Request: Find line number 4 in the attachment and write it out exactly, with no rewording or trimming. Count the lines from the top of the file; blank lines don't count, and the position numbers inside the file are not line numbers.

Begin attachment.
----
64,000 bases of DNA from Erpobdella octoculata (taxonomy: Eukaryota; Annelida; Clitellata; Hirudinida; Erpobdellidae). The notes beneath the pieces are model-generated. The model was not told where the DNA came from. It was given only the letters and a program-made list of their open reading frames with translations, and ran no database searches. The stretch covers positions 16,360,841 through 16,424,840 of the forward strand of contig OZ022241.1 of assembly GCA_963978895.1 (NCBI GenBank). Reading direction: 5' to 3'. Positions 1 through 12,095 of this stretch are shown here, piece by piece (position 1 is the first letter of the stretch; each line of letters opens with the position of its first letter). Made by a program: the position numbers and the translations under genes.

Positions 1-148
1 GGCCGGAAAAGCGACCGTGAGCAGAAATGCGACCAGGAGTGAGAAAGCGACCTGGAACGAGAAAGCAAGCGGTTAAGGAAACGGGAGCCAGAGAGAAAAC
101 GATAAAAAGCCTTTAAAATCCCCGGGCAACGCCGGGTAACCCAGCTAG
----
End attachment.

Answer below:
101 GATAAAAAGCCTTTAAAATCCCCGGGCAACGCCGGGTAACCCAGCTAG